This city became the pivotal point where Hindi literature flourished and gave birth to many authors like Harivansh Rai Bachchan, Mahadevi Varma, Suryakant Tripathi and many more noted writers and poets.
Allahabad is famous for its celebration of Kumbh Mela every twelve years and 'Ardh' (half) kumbh mela every six years. The city draws the world's largest congregation during Kumbh Mela. Hindus consider that bathing in the holy waters of the confluence of rivers Ganga and Yamuna, during Kumbh Mela purifies the body, mind and soul. The pilgrims visit Allahabad during the Hindu month of 'Magh', which lasts from mid January to mid February.
Religion in Allahabad
Hindus constitute the highest community in Allahabad, measuring close to 73%. They are closely followed by Muslims who comprise 235 of the city's population. Jains and Christians form the remaining other religions in Allahabad.
Sports in Allahabad
The two most popular sports in Allahabad are cricket and field hockey. In the rural regions, games like Kabaddi, Kho-Kho, Gilli Danda are usually played. Youngsters play 'gully cricket' in the lanes and streets of Allahabad. The city consists like of a few sports complexes which are utilized by amateur players as well as professional players. Madan Mohan Malviya cricket stadium and Amitabh Bachchan Sports Complex are some of the important sports stadiums.
Transport system of Allahabad
Allahabad is equipped with an airport and a network of railways lines which connect the city to other Indian cities like Kolkata, New Delhi, Mumbai, Chennai, Hyderabad, Indore, Bhopal, Lucknow and Jaipur. The simplest mode of transportation here is the taxi. Besides taxis, one can also commute by buses which are maintained by Uttar Pradesh State Road Transport Corporation (UPSRTC).
Education in Allahabad
The city includes schools which are operated by government and also private organizations. Allahabad is an important educational hub which interests students from across India. Allahabad University is one of the oldest educational institutions in the nation. It is a central university. The city has four deemed universities and a single open university (autonomous university). Some universities in Allahabad which are held in high esteem are as follows:
Economy in Allahabad
The economy in Allahabad is prosperous. It was announced as the 130th fastest growing city in the world in 2011, with as many small and large scale industries. There are 58 large scale industrial units and over 3,000 small industries in the city. Tourism, horticulture and fishing form the vital industries of Allahabad. A few essential industrial organizations in Allahabad are:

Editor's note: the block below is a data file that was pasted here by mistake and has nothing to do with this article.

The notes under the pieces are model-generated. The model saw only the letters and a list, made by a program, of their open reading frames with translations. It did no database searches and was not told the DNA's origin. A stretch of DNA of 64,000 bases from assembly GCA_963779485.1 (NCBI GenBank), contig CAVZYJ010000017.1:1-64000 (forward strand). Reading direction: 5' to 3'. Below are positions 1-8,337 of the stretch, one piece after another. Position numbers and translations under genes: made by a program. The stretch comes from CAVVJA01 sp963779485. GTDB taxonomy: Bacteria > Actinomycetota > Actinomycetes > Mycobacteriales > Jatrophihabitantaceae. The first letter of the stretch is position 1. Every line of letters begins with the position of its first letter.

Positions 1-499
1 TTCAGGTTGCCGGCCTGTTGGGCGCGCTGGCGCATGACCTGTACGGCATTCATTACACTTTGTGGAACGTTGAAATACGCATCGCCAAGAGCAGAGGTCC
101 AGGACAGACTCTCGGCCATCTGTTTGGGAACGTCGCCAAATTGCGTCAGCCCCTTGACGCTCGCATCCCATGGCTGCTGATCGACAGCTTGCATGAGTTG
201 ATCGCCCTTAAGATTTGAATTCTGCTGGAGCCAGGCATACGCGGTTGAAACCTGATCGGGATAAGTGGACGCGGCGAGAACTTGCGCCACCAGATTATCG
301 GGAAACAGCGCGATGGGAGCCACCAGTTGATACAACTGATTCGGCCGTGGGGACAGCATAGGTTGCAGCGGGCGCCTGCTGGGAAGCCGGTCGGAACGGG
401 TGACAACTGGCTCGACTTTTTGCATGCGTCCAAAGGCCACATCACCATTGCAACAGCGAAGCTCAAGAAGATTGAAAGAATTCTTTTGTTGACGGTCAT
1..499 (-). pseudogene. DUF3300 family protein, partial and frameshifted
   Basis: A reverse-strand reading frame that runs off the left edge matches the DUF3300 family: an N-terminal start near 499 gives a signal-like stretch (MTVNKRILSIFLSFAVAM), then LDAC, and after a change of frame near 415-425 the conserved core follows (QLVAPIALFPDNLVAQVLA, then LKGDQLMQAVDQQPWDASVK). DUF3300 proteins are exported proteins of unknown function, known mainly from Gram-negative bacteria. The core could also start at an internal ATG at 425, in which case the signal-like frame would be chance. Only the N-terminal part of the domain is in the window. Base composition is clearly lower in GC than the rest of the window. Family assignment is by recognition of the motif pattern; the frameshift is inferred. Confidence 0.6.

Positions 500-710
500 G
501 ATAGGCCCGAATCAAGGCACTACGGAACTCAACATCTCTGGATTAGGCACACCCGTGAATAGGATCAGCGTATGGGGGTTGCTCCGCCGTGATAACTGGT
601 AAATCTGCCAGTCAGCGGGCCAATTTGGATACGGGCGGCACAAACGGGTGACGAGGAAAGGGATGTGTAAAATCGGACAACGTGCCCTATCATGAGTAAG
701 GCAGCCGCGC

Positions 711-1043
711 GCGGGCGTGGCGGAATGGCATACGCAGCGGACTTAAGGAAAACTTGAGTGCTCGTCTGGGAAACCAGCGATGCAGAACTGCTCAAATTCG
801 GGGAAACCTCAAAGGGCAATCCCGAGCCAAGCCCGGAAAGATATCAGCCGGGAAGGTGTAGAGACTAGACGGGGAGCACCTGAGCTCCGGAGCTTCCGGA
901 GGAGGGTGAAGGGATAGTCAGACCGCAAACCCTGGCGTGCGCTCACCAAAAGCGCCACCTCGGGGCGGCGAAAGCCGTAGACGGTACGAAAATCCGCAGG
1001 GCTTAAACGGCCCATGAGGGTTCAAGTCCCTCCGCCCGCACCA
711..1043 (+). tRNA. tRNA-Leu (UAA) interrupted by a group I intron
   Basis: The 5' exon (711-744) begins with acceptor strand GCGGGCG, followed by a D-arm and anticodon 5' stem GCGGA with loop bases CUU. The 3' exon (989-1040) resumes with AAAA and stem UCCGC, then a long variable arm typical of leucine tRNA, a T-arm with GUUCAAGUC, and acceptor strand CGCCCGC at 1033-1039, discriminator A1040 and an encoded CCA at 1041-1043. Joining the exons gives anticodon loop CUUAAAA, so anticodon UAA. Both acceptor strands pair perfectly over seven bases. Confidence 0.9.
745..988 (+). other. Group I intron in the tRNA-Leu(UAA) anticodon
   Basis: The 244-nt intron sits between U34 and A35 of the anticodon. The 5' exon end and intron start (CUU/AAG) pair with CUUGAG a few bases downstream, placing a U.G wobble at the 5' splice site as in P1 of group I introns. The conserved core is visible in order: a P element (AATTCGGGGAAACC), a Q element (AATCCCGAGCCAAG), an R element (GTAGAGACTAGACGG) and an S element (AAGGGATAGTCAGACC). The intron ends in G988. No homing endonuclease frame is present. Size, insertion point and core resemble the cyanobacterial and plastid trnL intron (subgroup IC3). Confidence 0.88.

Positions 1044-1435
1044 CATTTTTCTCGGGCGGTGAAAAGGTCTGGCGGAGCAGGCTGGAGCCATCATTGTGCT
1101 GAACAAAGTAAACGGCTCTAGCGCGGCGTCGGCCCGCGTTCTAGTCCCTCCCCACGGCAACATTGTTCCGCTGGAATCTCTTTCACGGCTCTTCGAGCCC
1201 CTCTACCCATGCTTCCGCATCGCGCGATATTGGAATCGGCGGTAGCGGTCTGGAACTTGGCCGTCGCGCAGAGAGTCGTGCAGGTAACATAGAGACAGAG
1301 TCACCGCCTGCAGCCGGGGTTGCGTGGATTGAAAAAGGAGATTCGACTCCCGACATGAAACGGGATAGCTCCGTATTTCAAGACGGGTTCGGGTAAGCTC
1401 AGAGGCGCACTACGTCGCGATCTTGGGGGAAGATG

Tourism in Allahabad
Every year, millions of tourists and devotees visit Allahabad, lured by the multiple tourist destinations in the city. One must make it a point to visit the Sangam, or the intersection of the rivers Ganga and Yamuna, Allahabad Fort, Allahabad Museum, Anand Bhavan, Jawahar Planetarium, Patalpuri Temple, Khusro Bagh, Ashoka Pillar, Sai Dham Mandir, Hanuman Mandir, Mankameshwar Mahadev Shiv Mandir, Shivkoti Mahadev Temple, Someshwar Mahadev Temple, Maa Kalyani Mandir, Minto Park (also known as Mahamana Madan Mohan Malaviya Park), Chandra Sekhar Azad Park, Company Garden (Alfred Park), All Saints Cathedral (Patthar Girjaghar) and Akshaya Vat.
Other places of interest in the city are New Yamuna Bridge, Pratisthan Pur (located at Jhunsi), Maharshi Safaldeo Ashram (Jhunsi), Bhardwaj Ashram, Saraswati Ghat, Mayo Memorial Hall, Allahabad University and the Public Library. Tourists will come across numerous hotel accommodations which offer dining, lodging and recreational facilities in Allahabad. Allahabad has been chosen by the Government of India as one of the mission cities for Jawaharlal Nehru National Urban Renewal Mission. Indian government has stated that Allahabad is a model city in terms of meeting the goals of urban development, efficient administration and granting basic amenities to its citizens.
Food and delicacies in Allahabad
Travellers may indulge in sumptuous delicacies of Allahabad like 'motichoor laddoo', 'besan laddo', 'barfi', 'rabri', 'kulfi', 'kachauris' and Mughlai cuisine of North India.
The sacred city of Allahabad has produced many reputed personalities in the fields of music, literature, academics, films and also politics. India's first Prime Minister Jawahar Nehru, classical music vocalist Shubha Mudgal and Amitabh Bachchan are only a few of the vast number of celebrities who belong to Allahabad. -This city was a significant landmark of India even during the British period, as is evident from some of its colonial architecture in many buildings. Allahabad is a diverse city which possesses manifold facets of cultures, historic traditions, customs and religious rituals.